Written by: Cally Worden
When the ‘Computer Says No’ being refused for credit or a loan it can feel like an irritation, or the end of the world, depending on your specific needs and circumstances at the time. If you’re wondering what you can do if refused for credit or a loan, and what alternative options there are, then read on …
Find Out Why you were Refused
If your application for a loan or credit card has been refused, then the company concerned should tell you why. If it was due to a search on your credit record, they should tell you which Credit Reference Agency they approached. Although you can ask for additional details about the refusal they are not obliged to offer a more detailed reply – ask anyway – you have nothing to lose.
Contact the Credit Reference Agency
Check out your credit rating with the relevant Reference Agency. Mistakes can happen, and if you feel all or part of your credit report is unfairly negative then do contact the Agency in writing and request that this be corrected. Be sure to back up your request with details of why you think their information is wrong, and be prepared to provide documentary evidence if they request it. Following your contact the Agency has 28 days in which to respond and act, and the details you are querying should be marked as ‘Disputed’ during this time.
What NOT to do
Following a refusal with one organisation it can be tempting to try your luck elsewhere. Don’t. Irrespective of refusal or acceptance, the simple act of applying for credit flags on your credit record. The more applications you make, the more desperate you look, and this can be damaging to your record. The level of your credit rating can determine how much you can borrow, whether you can obtain credit at all, and in some cases can even impact on the level of interest you may be charged.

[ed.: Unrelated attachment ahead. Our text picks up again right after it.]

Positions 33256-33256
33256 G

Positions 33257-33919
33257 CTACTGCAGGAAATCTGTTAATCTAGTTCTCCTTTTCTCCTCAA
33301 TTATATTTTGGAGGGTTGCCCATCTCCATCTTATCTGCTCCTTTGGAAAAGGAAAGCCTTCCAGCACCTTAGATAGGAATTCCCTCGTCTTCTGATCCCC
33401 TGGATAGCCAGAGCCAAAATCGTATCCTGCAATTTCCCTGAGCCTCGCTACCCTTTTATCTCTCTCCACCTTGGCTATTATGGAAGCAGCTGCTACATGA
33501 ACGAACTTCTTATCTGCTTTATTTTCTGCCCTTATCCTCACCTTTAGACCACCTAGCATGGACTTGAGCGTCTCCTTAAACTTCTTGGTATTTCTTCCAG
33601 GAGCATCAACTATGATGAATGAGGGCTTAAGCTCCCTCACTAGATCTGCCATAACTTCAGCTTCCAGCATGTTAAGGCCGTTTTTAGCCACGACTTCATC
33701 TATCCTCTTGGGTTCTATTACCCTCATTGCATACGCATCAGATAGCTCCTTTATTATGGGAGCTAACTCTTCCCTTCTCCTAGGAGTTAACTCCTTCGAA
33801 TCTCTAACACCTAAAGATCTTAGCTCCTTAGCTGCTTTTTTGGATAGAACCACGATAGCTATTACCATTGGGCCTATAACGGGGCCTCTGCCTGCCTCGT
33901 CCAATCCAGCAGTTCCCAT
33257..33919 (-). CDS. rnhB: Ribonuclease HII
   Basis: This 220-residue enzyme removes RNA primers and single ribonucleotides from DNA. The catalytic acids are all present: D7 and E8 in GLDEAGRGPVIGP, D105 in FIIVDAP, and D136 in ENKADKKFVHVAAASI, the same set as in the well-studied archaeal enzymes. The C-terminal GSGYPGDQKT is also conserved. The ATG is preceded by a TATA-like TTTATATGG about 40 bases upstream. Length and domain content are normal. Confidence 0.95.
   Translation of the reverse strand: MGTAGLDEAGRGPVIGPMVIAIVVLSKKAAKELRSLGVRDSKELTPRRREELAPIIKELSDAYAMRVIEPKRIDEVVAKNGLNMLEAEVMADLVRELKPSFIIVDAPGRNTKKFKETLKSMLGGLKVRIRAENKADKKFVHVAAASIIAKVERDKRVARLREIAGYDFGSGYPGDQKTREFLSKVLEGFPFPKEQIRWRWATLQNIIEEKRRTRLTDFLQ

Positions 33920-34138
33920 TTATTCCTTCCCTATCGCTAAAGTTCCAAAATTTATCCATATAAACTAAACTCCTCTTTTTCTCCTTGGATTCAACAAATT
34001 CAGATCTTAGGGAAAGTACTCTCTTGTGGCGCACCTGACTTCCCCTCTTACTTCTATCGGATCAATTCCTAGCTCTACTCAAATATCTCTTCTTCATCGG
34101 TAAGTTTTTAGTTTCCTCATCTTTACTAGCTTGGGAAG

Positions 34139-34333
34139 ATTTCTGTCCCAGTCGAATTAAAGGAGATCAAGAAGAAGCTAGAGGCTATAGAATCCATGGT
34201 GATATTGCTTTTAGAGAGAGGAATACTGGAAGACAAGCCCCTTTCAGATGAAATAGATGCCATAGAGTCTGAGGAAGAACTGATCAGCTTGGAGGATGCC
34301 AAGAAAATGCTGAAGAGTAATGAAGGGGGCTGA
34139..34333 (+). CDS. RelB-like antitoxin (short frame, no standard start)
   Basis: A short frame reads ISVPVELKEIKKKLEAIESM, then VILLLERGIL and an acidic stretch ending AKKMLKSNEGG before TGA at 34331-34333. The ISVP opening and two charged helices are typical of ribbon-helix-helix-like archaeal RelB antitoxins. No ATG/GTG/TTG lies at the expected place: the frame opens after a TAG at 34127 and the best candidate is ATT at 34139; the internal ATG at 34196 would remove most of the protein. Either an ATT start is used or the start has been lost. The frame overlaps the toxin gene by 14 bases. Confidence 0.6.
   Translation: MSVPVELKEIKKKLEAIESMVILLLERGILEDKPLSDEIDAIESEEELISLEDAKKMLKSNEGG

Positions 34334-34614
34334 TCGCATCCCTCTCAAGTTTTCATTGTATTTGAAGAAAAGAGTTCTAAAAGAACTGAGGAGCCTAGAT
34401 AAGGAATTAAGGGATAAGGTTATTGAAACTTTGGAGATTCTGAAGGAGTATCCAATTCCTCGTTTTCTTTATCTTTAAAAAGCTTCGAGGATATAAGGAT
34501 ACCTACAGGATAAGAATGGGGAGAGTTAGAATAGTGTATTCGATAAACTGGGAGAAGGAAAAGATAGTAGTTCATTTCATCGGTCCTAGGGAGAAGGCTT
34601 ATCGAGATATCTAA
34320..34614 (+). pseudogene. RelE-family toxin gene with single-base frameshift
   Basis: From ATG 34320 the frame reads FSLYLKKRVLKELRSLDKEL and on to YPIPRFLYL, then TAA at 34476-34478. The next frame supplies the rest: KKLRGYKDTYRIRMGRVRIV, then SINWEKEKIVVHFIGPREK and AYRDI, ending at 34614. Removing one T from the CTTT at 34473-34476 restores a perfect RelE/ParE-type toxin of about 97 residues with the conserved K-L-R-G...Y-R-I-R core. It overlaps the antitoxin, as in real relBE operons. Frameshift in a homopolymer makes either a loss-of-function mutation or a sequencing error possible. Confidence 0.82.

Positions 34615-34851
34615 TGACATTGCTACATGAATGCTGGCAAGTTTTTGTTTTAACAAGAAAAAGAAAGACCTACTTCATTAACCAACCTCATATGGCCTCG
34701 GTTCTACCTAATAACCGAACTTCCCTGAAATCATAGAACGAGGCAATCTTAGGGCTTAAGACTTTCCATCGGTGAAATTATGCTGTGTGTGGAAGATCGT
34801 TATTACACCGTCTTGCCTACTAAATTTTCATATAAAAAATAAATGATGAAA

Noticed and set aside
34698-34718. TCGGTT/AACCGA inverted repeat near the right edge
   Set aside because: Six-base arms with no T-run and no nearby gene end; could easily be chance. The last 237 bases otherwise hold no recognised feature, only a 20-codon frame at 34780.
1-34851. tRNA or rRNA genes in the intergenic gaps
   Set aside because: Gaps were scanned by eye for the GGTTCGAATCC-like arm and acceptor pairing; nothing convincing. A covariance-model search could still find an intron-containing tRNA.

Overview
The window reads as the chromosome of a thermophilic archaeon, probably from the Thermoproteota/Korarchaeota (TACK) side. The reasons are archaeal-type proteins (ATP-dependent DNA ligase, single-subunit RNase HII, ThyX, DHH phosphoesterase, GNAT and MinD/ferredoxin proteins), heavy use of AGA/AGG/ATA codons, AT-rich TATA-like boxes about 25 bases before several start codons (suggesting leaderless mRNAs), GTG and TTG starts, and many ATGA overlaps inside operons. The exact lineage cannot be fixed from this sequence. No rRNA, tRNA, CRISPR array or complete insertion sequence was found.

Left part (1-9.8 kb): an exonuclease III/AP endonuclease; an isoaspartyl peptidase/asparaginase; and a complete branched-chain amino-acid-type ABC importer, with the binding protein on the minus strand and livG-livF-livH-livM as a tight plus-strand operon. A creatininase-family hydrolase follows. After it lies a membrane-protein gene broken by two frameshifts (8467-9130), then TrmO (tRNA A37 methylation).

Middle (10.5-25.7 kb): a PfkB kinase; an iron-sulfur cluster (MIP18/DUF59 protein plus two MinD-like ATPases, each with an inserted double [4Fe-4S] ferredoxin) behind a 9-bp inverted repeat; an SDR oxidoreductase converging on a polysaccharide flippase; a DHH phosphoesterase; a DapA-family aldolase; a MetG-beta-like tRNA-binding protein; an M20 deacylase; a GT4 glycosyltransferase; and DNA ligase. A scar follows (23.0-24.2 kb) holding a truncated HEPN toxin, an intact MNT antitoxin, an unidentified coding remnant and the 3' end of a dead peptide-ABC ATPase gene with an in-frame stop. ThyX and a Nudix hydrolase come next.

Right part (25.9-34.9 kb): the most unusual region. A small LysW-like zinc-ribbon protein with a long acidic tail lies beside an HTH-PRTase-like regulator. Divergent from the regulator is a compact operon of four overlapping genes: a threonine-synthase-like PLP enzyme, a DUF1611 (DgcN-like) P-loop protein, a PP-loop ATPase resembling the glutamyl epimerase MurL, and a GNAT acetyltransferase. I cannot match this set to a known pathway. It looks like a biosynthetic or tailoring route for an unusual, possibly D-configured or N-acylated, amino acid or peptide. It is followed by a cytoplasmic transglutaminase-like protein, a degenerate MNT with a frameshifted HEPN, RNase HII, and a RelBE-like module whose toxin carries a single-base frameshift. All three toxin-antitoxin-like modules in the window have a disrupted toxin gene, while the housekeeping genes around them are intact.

What you CAN do
Applying for credit means usually means you need the money, and that need does not necessarily evaporate because your application has been refused. Instead of kicking out multiple fresh applications consider these alternative options:
- Credit Unions – these local community support groups offer affordable loans to those in need, although with some you may have to save for a given period of time before you are permitted to request credit
- Social Fund Loan – useful for urgent requirements, an interest-free Budgeting Loan from the Social Fund may be available in certain circumstances
- PayDay Loans – an expensive way to borrow, but can be useful if you are able to repay the amount swiftly and within the standard deadline
- Home Credit – also known as Doorstep Lending. This can be a very expensive way of borrowing, so make sure you are able to repay the full loan quickly. Only use a licensed lender to protect yourself from rogue loan sharks
- Pawnbrokers – will sometimes lend money provided you leave a valuable item as security. If you are unable to repay the loan the Pawnbroker keeps your item
- Cash For Gold – specialist gold merchants, postal gold websites, or online dealers will all offer you money for your gold, often on a price per gram basis. Remember that you cannot get your items back later if you change your mind, so always consider this option very carefully
People need to borrow money for a variety of reasons. If your request for credit or a loan was simply part of a long-term financial plan and you know that your financial circumstances are favourable then challenging the reasons for the refusal are crucial to your future financial health. If on the other hand you know that your financial situation is borderline, and the refusal came as no real surprise, then by all means challenge the refusal, but also consider obtaining some free debt advice that may help you manage your finances more effectively and remove an urgent need to borrow money in the future.